Can they quit on their own?

More often than not a serious problem comes up when a person says “I can quit on my own”. Professional referral counselors will hear this from family members that have called to help substance abusers. The family member will tell us, after the initial call, that their son, daughter, husband, or wife decided to quit drugs on their own. That they can go through the withdrawal stage and just quit. Unfortunately, the family member agrees to this. Which often has very negative consequences. The story goes pretty much like this in many families.

When it’s getting out of hand

The day has come, you have decided that enough is enough and your son or daughter need to be talked to about their substance abuse. Maybe you knew about it and thought it would handle itself. Possible your child was still in school just experimenting with the use of alcohol or other mind-altering drugs. But it got out of hand and now you decided it is the time to deal with it.

The talk

Older man and young woman discussingMany parents will simply find the “right time” to speak to the addict about their abuse. Even if your intentions are good, it does not guarantee that the addict will be ready to listen or act. But when you do get a moment to sit with your loved one to talk about their abuse or addiction to any mind-altering substance, chances are they will be quite agreeable. This is especially true if it’s a minor or someone who has not lost their respect for you, yet. The person will most likely be very ashamed and regretful of their actions and tell you that they will change. There is a good chance that you will buy into their “I’m so sorry and will now change”. Once this has been done and your guard is down it’s quite certain they will begin their abuse with more caution not to raise suspicion.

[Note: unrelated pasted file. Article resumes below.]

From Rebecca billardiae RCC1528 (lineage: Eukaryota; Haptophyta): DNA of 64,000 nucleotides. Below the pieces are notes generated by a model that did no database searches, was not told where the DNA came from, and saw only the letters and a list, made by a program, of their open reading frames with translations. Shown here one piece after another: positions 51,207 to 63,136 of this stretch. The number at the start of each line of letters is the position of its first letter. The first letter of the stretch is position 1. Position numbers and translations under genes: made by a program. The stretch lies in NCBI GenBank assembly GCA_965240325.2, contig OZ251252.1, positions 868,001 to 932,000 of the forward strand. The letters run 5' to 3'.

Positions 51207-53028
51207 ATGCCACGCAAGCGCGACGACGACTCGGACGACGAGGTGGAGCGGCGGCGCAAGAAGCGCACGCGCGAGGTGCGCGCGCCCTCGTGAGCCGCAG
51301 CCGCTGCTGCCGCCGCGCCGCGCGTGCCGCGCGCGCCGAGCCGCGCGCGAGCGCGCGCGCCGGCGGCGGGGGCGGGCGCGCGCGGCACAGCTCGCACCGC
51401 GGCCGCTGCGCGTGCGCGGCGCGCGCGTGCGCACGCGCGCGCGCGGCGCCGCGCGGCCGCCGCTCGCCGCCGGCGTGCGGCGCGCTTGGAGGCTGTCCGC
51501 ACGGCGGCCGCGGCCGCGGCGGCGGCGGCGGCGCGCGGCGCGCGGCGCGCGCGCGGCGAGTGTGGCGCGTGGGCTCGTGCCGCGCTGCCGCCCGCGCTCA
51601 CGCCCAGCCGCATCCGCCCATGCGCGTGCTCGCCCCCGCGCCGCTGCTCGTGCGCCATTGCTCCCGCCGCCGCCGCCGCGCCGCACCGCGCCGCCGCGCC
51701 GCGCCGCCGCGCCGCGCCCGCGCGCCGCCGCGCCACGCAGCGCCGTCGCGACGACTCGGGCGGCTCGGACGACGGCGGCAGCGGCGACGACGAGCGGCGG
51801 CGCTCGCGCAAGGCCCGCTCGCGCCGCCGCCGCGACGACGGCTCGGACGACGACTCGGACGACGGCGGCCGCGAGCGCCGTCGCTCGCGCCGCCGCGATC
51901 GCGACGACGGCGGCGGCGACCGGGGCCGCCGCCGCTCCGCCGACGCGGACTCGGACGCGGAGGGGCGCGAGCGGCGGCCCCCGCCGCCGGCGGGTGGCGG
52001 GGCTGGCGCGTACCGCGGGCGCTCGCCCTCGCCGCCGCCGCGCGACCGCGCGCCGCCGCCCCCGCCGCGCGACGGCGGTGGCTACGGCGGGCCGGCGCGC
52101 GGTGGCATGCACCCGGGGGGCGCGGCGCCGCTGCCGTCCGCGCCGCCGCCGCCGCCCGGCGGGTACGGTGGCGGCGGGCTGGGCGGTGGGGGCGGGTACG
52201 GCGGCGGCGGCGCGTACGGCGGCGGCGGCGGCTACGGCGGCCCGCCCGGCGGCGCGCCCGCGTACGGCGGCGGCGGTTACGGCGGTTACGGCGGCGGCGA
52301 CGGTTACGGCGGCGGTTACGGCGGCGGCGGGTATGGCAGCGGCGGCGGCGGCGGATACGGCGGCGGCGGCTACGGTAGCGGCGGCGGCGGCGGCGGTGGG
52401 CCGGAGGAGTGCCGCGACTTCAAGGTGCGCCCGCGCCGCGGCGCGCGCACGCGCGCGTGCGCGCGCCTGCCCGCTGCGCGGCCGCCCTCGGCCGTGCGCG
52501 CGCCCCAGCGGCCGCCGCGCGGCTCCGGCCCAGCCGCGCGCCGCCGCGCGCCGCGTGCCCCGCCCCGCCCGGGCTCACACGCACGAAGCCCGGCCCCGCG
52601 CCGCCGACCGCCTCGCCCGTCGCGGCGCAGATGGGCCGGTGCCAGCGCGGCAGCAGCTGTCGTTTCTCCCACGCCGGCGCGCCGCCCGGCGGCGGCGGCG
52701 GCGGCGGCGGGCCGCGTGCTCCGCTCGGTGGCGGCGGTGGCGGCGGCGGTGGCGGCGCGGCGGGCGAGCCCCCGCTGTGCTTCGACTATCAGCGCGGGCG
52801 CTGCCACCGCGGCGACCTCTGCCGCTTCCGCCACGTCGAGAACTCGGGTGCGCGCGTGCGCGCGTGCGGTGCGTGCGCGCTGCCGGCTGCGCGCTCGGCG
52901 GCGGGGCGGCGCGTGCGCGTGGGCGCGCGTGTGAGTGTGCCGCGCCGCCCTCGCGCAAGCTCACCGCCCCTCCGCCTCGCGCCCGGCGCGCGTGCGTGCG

Loss of control

Addiction is basically a habit that the person has lost control over and can no longer give it up no matter the consequences. Stopping substance abuse can be quite painful, physically and emotionally. Sooner or later you and your family will put your foot down and intervene. Giving the person an ultimatum and telling them they’re going to treatment. In many situations, the addict will be very defensive and may counter this decision of yours. This is especially true if the person is dependent on you or the family for their food, shelter, and personal existence. Their reluctance is simply based on the fear of the unknown with regards to rehab. At this point, the person with substance abuse will offer up a solution to avoid leaving the comforts of his location. This solution is that they will attempt to convince mom, dad, and any other member of the family that they can quit on their own. Unfortunately, too many relatives agree to this proposition.

Professionals in the field

Depending on the severity of the abuse, the pain and sometimes the life-threatening side effects of withdrawal are not easily faced by parents. Withdrawal is only properly dealt with by professionals in the field. It is strongly advised that any family member, dealing with addiction, seek a professional health care provider. If only to safely withdraw them from mind-altering drugs (street drugs or medical drugs) or alcohol. For further aid you can contact a referral counselor to help you with this issue; call 1-888-488-8434.

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